As I’ve mentioned before I have what I thought was a Brompton-induced hernia, although my mother now informs me that she and both her siblings had exactly the same thing, so the Brompton may be innocent after all. After a bit of a nonsultation with the surgeon (‘I’ll have to fix this,’ he says looking at my notes while I sit at the other side of his desk wondering if I have any say in the matter) I have now been fed into the NHS’s slow-but-inexorable (there are targets to be met) conveyor belt towards surgery. Today I had my pre-operative assessment, conducted over the phone with a nurse, which consisted mostly of me saying ‘no’ to a long list of conditions I might possibly or impossibly be subject to, from Creutzfeldt-Jakob syndrome downwards. Having established that I was the healthiest person ever to require the attentions of Bigtown Infirmary, I was then asked if I had any questions.

‘How soon will I be able to ride my bike again?’

Another set of questions followed – how often did I ride my bike, what sort of bike was it, how far, what kind of cycling was it – and I tried to convey the utterly innocuous and pootly nature of my bicycle riding, but to no avail. Nurse goes away to consult with her colleague and comes back with my sentence:

‘All patients are different, but it will be at least six weeks and then it will depend.’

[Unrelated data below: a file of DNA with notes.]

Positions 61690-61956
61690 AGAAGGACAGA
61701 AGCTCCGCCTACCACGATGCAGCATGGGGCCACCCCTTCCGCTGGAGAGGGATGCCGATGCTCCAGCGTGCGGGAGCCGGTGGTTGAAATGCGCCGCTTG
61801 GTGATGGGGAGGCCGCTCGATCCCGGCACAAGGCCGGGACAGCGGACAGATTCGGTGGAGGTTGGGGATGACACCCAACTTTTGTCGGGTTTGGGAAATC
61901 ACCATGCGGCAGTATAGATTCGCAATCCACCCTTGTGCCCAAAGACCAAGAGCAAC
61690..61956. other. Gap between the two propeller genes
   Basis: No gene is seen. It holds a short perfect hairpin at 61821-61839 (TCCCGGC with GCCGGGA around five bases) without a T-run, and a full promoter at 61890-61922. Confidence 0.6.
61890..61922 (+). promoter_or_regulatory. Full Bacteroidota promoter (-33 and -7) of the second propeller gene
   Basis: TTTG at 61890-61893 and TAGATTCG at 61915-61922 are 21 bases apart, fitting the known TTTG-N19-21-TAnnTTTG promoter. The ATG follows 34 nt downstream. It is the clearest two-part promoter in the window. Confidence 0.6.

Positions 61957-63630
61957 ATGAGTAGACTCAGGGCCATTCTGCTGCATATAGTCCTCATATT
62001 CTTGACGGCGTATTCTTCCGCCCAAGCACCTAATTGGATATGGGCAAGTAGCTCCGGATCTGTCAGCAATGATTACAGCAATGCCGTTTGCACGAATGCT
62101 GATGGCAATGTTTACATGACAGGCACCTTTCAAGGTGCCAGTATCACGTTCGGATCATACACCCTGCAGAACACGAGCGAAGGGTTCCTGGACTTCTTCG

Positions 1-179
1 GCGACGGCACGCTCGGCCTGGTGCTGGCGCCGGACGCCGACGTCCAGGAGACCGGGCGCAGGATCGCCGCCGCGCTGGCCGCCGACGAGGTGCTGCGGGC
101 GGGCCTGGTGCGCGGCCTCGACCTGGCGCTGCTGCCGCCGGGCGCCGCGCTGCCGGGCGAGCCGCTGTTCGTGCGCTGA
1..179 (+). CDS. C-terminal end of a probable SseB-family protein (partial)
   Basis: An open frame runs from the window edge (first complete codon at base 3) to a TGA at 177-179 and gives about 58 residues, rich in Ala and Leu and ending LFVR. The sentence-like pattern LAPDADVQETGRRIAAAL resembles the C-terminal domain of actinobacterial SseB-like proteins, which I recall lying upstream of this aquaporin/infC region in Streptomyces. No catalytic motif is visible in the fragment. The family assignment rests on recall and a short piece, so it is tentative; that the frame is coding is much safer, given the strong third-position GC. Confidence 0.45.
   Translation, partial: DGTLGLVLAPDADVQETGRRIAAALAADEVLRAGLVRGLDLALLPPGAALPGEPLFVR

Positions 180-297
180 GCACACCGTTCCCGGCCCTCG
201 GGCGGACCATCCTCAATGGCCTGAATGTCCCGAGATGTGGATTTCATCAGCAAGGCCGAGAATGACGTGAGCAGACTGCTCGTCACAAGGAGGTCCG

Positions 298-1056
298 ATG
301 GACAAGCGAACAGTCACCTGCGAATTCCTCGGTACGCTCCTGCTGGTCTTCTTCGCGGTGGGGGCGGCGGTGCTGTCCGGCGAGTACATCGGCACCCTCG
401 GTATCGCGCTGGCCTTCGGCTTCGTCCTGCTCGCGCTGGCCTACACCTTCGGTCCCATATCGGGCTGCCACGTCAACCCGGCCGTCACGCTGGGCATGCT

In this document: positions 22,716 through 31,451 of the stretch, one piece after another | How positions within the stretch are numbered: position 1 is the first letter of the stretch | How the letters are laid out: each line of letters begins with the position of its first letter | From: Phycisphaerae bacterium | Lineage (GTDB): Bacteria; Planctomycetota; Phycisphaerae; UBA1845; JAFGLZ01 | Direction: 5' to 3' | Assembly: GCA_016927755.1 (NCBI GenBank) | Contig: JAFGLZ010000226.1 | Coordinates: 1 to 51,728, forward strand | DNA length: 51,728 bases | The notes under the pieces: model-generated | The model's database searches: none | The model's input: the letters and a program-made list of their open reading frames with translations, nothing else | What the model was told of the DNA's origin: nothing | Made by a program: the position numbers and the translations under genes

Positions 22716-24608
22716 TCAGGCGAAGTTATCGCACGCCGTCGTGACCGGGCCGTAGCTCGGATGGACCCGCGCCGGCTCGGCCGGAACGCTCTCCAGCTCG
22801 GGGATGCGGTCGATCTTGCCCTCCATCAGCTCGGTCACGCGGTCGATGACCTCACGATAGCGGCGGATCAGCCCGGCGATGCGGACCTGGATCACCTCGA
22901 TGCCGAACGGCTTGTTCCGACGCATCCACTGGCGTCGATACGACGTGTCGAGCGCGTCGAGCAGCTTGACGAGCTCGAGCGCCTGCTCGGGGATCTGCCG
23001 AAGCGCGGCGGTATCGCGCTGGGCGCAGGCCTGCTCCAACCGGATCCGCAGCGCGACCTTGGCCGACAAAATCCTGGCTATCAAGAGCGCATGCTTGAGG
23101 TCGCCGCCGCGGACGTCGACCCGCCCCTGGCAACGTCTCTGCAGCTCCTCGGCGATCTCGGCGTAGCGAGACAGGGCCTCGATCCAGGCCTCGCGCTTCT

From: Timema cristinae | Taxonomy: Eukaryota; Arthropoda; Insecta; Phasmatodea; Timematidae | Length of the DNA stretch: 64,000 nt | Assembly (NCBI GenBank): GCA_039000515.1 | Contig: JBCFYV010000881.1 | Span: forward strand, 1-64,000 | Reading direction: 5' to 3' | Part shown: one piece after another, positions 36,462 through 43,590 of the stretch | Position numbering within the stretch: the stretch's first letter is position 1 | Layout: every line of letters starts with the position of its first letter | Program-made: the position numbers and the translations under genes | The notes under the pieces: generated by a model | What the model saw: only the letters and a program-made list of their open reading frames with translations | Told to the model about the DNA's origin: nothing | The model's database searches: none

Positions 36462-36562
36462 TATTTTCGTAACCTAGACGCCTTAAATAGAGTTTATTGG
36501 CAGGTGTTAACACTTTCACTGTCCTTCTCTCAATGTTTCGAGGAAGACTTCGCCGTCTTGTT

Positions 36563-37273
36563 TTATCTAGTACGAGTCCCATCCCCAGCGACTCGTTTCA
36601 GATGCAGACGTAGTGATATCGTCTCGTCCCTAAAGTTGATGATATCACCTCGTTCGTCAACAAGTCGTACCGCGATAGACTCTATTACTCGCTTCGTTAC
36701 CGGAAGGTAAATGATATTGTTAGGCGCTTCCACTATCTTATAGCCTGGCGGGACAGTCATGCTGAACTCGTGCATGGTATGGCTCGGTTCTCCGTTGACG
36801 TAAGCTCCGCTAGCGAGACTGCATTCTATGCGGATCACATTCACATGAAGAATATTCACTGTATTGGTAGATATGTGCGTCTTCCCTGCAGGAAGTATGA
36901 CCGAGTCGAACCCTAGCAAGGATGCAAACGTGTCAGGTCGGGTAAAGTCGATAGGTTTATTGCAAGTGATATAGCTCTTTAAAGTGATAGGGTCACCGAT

Six weeks! Six whole weeks! This is a nightmare. Quite apart from my mental health and the maintenance of my cake-based lifestyle, that’s my means of transport gone. I am a mile and a half from the nearest bus stop, five miles from the nearest shop and eight miles from town. We do have a car and I can technically drive it, but the other half will likely need it. So I’m going to be monumentally stuck. Not only that, but I’ve got a vegetable plot to look after and that means a ton of muck to shovel (I didn’t even dare ask how long before that was going to be an option). Suddenly this whole rural idyll thing we’ve got going on is looking a bit fragile and dependent upon robust good health, which I’ve tended to take for granted. Maybe living in London with its plentiful public transport wasn’t such a bad idea after all.

Turning to twitter for reassurance wasn’t much help. I was hoping everyone would say ‘nah, it’s nothing, you’ll be back on your feet in a week,’ but it seems the best case scenario might be four weeks (the worst-case was ‘borderline suicidal’) (that was from the cyclists; my unsympathetic writer friends just suggested I might want to take the opportunity to finish my book). I’m holding out for a busy autumn for the health service delaying my surgery as long as possible. According to the aforementioned targets, I will be scheduled to have the op by early November at the latest ‘but possibly sooner’. Six weeks off the bike in November and January doesn’t sound anything like as bad as six weeks in September and October. I wonder if it’s at all possible to ‘unjump’ the queue in the NHS?

Meanwhile, if you want me, I’ll be up in the vegetable garden shovelling manure. Or out on my bike while stocks last.

14 Responses to Ouch

  1. Sue Greig says:

    My sympathies. Don’t even have a boxed set of Danish drama series to lend you. Let us know if there is anything we can do to help. xx

  2. Alison Boyes says:

    When they offered me an op on my foot, they said I would have to lie flat for 10 days and not cycle or drive for six weeks. I cancelled the op and my foot got better on its own. If you really need surgery (doctors and hospitals are best avoided in my opinion :-)) you can always phone me if you need urgent transport. And the NHS must offer you surgery within 3 months. It’s the law.

  3. Rangjan says:

    Why don’t you invite us all round for a dig?

  4. disgruntled says: